Understanding the interactions between iron supplementation, infectious disease and adverse birth outcomes is essential to guide public health recommendations
Freya JI Fowkes, Eliza Davidson, Paul A Agius, James G Beeson
BMC MEDICINE | BMC | Published : 2019
Pregnant women are highly susceptible to anaemia and iron deficiency due to the increased demands of pregnancy as well as other factors. Iron supplementation is recommended in pregnancy, yet the benefits on newborn outcomes are variable between populations, most likely due to the heterogeneity in the prevalence of iron deficiency, detrimental birth outcomes and infectious diseases. Furthermore, there are concerns regarding iron supplementation in malaria-endemic areas due to reports of increased risk of malaria in those receiving iron. This is compounded by limited knowledge of how iron deficiency, anaemia, malaria, and other infections may interact to influence birth outcomes. In a recent c..View full abstract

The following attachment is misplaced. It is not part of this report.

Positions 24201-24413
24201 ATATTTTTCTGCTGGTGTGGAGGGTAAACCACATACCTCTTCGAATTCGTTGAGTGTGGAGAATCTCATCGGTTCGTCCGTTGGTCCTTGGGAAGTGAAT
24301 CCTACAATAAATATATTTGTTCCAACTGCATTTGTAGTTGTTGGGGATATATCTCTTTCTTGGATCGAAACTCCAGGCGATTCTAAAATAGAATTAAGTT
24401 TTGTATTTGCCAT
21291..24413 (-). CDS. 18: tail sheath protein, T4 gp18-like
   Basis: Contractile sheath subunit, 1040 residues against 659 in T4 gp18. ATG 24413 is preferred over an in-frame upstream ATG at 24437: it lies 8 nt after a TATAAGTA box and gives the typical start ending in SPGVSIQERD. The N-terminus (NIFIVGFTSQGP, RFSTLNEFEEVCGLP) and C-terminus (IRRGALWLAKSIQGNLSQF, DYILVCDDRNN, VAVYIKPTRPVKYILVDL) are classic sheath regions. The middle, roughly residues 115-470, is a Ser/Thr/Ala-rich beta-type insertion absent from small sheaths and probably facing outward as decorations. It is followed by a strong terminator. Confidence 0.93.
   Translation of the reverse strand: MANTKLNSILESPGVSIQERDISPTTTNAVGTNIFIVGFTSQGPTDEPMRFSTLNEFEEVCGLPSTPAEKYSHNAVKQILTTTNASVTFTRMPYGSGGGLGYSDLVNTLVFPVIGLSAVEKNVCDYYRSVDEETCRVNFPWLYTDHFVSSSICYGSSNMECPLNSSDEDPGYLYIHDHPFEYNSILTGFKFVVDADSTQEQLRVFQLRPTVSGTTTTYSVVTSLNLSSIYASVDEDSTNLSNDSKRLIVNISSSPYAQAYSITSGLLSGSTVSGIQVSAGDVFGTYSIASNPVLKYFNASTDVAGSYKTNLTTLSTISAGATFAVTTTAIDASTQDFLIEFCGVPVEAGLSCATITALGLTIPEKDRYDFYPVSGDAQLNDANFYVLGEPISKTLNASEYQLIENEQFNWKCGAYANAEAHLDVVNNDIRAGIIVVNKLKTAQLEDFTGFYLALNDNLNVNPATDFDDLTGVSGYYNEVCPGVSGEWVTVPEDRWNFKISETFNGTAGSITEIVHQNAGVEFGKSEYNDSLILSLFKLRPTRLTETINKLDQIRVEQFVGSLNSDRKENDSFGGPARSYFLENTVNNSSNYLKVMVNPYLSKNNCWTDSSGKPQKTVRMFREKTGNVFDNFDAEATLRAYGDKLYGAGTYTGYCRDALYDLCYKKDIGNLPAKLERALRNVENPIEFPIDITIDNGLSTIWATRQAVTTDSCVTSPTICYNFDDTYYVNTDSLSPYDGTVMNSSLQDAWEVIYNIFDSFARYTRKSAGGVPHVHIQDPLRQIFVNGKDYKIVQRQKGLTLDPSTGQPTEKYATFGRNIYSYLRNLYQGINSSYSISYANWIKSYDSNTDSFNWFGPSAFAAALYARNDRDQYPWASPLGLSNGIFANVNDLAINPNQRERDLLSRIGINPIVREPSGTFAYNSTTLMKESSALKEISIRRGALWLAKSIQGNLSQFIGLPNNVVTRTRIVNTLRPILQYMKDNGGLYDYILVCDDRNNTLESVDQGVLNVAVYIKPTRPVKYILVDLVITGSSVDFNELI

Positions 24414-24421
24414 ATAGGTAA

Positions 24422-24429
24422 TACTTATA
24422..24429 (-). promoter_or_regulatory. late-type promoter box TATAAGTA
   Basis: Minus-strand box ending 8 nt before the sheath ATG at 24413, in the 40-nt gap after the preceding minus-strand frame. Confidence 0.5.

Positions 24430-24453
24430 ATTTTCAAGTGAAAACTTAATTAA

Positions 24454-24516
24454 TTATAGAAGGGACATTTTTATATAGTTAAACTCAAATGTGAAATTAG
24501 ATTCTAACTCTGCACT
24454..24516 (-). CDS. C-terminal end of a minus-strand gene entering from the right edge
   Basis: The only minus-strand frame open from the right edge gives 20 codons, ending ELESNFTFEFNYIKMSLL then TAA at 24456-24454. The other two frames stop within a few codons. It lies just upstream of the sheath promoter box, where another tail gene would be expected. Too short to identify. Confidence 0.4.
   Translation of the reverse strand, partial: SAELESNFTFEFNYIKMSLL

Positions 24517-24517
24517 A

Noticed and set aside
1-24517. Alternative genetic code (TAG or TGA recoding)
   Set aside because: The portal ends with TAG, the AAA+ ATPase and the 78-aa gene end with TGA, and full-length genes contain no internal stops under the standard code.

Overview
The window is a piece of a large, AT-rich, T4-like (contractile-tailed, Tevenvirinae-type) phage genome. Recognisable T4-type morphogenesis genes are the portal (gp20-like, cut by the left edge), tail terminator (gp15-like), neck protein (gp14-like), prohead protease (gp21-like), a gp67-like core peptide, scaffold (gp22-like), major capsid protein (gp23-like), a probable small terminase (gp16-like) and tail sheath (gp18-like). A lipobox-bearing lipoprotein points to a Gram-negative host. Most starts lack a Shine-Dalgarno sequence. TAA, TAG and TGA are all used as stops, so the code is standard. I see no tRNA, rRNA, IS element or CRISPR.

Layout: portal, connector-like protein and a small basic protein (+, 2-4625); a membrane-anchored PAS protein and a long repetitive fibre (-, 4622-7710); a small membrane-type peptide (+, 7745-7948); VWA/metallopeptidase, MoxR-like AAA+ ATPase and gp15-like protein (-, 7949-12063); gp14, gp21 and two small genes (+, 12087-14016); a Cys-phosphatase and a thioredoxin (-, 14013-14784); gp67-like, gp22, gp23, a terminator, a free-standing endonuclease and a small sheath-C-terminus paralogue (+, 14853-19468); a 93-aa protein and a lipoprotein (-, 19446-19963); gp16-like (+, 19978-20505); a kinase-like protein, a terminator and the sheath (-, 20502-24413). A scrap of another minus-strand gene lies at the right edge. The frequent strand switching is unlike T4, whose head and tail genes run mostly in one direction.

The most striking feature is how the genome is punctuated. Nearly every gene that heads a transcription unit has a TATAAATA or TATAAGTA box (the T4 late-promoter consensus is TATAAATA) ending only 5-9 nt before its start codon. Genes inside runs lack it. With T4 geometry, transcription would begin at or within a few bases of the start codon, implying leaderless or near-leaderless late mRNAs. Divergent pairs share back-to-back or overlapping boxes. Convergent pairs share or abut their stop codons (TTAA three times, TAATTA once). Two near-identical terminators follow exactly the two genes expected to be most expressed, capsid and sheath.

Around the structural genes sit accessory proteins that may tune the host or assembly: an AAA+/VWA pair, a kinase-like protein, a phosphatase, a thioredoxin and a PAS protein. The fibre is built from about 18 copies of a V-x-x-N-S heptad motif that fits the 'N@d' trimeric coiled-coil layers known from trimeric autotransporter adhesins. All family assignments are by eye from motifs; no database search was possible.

FJIF and JGB are funded by the Australian National Health and Medical Research Council (NHMRC), and ED is supported by an Australian Postgraduate Award.